City & State or ZIP Tonight, this weekend, May 5th...
City & State or ZIP
City & State or ZIP Tonight, this weekend, May 5th...
City & State or ZIP

Banning kids in restaurants?

(AP Photo/J Pat Carter)

(AP Photo/J Pat Carter)

Earlier this week WTAE, a Pittsburgh ABC affiliate, reported about a local restaurant’s new ban on children under the age of 6. Mike Vuick, the owner of McDain’s Restaurant and Golf Center in Monroeville, PA, reached the end of his rope with uncontrolled children in his restaurant and instituted the policy after receiving many complaints from his other patrons. The story was quickly picked up by the national media, including Time and The Wall Street Journal.

Though McDain’s has predictably been on the business end of quite a few outraged parents, it seems that even more folks are applauding the decision. According to the online survey on WTAE’s website, 64% are in favor of the ban and according to The Journal, Vuick saw a 20% uptick in receipts following the announcement.

Having not yet reproduced myself, perhaps it is easier for me to join the masses in smiling at the story. Perhaps once I’ve passed my genes on to the next generation, that empathy switch in the back of my head will flip, and a screaming, uncontrolled child in an age-inappropriate place won’t bother me. Perhaps.

I just got a puppy, so I’m going to make a canine analogy here. A trained dog is a free dog. You can’t let your pup run off-leash until you know that it will come to you when called.

The same goes for parents, kids, and restaurants. I don’t agree that there should be a sweeping ban on kids in a restaurant, but until your little bundle of joy is mature enough to go off-leash, maybe the best strategy is to stick to restaurants where a little ruckus and an temper tantrum or two would go unnoticed.

While many will make the airplane argument here, and I’m just as much a fan of sitting next to a screaming infant in coach as the next guy, that is a completely different scenario than dining out. Little Johnny doesn’t need to join Mom and Dad for a four-star meal just so he can make it to Boise for Christmas with the family.

Which side are you on? The “hire a babysitter” camp or the “I can take my kid anywhere” crowd?

-By Jon Watson, Food & More blog

90 comments Add your comment


July 15th, 2011
5:30 am

I couldn’t agree more. There are literally countless restaurants that cater to adults with children. From Pizza Hut to Ippolito’s, folks have a broad selection of establishments where children are welcomed. Even at that, adults will bring their children to self-serve buffet-style restaurants and ignore their offspring as they drag ladles from one serving tray to another, dropping mashed potatoes into the green beans.

There are just too many people who are inconsiderate of others, so restaurants need to take action. Do you want to have an (expensive) anniversary dinner at Bacchanalia or Restaurant Eugene only to have a screaming child spoil your evening when you chose to pay a sitter to watch your own children?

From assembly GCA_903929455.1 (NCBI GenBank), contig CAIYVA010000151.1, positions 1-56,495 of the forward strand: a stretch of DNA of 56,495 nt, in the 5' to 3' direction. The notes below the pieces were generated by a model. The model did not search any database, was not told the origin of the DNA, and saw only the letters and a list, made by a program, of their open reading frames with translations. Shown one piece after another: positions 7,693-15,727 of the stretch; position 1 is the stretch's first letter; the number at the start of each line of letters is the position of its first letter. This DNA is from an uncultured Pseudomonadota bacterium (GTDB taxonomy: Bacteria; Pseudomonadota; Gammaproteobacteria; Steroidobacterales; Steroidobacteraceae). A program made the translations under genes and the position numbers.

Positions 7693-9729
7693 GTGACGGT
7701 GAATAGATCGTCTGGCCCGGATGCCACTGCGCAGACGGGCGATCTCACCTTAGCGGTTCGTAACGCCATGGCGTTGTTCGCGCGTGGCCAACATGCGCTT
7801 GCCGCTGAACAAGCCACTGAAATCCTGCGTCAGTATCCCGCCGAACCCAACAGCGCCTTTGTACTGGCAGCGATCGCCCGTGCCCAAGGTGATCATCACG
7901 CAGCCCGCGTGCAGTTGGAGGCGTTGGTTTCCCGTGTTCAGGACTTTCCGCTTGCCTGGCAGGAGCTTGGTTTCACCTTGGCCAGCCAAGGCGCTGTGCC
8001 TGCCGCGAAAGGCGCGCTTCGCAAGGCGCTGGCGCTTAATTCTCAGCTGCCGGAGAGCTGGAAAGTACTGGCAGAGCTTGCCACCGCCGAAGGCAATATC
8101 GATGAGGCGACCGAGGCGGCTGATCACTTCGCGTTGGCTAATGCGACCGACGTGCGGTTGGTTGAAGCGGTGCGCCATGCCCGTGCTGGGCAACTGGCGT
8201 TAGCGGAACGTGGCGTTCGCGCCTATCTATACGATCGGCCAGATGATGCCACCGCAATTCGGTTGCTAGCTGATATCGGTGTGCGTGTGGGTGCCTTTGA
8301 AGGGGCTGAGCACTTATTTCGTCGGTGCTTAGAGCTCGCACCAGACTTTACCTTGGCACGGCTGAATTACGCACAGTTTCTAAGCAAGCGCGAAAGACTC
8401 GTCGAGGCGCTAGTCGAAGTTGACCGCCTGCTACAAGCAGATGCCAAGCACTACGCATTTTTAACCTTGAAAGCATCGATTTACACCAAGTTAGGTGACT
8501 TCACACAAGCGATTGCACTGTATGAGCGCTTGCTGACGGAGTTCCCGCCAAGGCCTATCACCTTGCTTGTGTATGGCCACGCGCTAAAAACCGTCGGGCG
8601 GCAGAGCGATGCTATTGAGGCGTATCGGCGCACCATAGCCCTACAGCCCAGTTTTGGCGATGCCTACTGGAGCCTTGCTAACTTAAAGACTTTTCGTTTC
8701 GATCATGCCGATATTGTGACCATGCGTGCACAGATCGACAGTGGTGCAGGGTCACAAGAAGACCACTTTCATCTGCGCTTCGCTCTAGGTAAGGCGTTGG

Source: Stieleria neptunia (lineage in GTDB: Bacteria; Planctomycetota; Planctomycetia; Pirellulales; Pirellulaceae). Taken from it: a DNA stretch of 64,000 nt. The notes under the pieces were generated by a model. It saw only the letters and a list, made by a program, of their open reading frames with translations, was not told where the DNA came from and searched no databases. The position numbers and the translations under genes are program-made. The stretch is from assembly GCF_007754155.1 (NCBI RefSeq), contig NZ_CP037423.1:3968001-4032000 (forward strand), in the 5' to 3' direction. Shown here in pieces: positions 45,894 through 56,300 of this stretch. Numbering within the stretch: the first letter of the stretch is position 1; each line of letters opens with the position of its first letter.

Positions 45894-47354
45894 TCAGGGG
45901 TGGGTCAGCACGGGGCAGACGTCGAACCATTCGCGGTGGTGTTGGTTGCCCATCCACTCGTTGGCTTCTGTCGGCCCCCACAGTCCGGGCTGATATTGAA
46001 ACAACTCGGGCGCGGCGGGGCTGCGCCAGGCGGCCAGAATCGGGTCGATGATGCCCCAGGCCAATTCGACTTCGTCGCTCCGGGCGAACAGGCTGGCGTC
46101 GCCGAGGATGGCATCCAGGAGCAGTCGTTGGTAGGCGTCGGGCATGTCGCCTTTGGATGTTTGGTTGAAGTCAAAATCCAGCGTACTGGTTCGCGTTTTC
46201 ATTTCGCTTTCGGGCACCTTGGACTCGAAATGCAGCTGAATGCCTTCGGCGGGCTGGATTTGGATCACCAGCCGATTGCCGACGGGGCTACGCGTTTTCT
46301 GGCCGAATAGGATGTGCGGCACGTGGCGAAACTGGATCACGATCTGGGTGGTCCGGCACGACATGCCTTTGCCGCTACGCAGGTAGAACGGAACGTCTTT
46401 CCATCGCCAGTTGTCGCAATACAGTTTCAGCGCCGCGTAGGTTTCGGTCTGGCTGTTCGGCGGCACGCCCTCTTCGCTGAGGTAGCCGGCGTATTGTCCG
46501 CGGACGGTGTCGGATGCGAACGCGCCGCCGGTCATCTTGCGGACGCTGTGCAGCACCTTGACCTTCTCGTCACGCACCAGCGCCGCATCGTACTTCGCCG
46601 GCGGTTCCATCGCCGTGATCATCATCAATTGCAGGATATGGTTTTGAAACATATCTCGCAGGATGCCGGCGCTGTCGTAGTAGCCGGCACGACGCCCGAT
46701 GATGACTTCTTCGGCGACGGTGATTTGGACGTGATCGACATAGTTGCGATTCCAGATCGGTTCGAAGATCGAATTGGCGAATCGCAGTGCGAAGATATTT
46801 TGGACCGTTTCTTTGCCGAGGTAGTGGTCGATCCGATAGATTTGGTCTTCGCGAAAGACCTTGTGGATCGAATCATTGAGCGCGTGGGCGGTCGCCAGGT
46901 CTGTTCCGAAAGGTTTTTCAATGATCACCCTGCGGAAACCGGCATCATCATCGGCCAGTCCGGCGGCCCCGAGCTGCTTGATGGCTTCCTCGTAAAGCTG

Marietta Mary

July 15th, 2011
5:51 am

I’m on both sides of the fence here, but if you know your child has a very short attention span, and hasn’t yet learned the finer points of quiet play (crayons and coloring books, e.g.), then fork over the money for a sitter. Everyone, including you, will be happier. I had friends who took their young daughter everywhere. Thankfully, she knew restaurant etiquette, but most kids don’t.

Jim R

July 15th, 2011
6:31 am

Keep the kids, ban the parents who can’t/won’t control their offspring.


July 15th, 2011
6:59 am


Smoke free and child free should be official seating designations in every restaurant!


July 15th, 2011
7:02 am

While we’re at it, let’s turn off those cell phones too.

Jai Mack

July 15th, 2011
7:14 am

Unfortunately, those parents with kids who are out of control do not know or realize that the unruly behavior does not have to be tolerated by others. If enough establishments have rules restricting kids under a certain age or have kid only zones with long waits, perhaps these parents will get the picture that others do not want to deal with someone else’s kids and the out of control behavior. Then they can practice time out at home.

jack bauer

July 15th, 2011
7:15 am

Leave them at home. In fact, the parents of these misbehaved kids need to stay home too!


July 15th, 2011
7:17 am

This happened for two reasons: 1) Rude and inconsiderate parents of unruly children, 2) restaurant staff and managers who did not have the testosterone level to confront the parents.
It is the restaurant owners to set the rules but I really wish he would not throw “the baby out with the bath water”, so to speak.


July 15th, 2011
7:25 am

Sign of the times…rude and inconsiderate parents raise rude and inconsiderate children.


July 15th, 2011
7:32 am

They had only just taken our order – the kids were acting up – we left – no dinner that night. Never happened again.


July 15th, 2011
7:45 am

I’ve been on both sides of the fence on this one, and I think if a restaurant wants to impose age restrictions, they should be allowed to do so. If you don’t like, you don’t have to go there and spend your money to support it. It’s really as simple as that.


July 15th, 2011
7:50 am